Obama Focuses On Native Issues, Climate Change As He Starts Alaska Visit

President Obama makes his way across the tarmac Monday to greet well-wishers upon arrival at Elmendorf Air Force Base in Anchorage, Alaska. (AFP/Getty Images)
President Obama makes his way across the tarmac Monday to greet well-wishers upon arrival at Elmendorf Air Force Base in Anchorage, Alaska. (AFP/Getty Images)

President Obama arrived in Alaska on Monday afternoon and spoke of renewed commitment to mitigating the potentially catastrophic effects of climate change, the Associated Press reported.

"On this issue — of all issues — there is such a thing as being too late," Obama said. "And that moment is almost upon us."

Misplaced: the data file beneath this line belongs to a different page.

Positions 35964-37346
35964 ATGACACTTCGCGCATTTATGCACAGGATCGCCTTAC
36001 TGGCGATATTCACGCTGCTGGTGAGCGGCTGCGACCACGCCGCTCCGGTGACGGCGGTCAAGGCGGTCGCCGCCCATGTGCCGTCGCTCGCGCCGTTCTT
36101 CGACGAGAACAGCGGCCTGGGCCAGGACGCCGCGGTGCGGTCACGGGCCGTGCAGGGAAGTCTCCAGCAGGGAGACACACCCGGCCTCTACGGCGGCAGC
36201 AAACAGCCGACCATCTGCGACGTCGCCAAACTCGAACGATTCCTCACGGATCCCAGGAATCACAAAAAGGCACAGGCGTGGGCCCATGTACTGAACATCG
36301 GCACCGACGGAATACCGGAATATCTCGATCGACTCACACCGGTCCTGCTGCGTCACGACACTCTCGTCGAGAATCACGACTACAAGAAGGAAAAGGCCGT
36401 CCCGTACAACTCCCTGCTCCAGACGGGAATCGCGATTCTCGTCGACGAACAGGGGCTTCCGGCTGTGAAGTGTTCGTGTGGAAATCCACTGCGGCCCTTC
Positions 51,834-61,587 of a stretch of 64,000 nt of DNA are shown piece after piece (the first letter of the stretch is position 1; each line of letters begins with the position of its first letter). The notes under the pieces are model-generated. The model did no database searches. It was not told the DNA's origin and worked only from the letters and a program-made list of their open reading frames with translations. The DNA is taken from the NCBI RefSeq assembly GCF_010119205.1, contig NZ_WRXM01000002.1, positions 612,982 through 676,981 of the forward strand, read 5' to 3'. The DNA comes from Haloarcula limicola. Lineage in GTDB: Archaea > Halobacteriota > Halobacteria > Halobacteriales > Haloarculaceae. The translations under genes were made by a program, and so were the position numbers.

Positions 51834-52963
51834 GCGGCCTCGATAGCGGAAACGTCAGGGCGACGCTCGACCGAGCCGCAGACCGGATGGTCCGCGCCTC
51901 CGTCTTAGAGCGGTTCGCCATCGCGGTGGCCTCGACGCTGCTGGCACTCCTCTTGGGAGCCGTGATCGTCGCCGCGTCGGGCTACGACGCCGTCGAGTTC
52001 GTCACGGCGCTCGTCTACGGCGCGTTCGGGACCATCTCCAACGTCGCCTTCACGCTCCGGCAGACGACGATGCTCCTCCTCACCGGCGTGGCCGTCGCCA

The arctic is the fastest-warming region on the planet, the president noted — and added that, as the world's biggest economy and second-biggest carbon emitter, the United States bears a lot of responsibility for that.

President Obama has a busy schedule during his visit to Alaska. On Monday he met with political and tribal leaders, Alaska Public Media reported, and his decision to rename the state's Mt. McKinley to the native-preferred Denali was celebrated by 94-year-old Poldine Carlo of Fairbanks, who sang to Obama in the Dena'ina dialect of the Athabaskan people.

The decision to rename North America's highest peak was less well-received in other quarters Monday night.

Poldine Carlo, 94, a founding member of the Fairbanks Native Association.
Poldine Carlo, 94, a founding member of the Fairbanks Native Association.

Later this week, Obama said he would visit tribal communities in Dillingham and Kotzebue. The president is also expected to tape a reality TV show with survivalist Bear Grylls.

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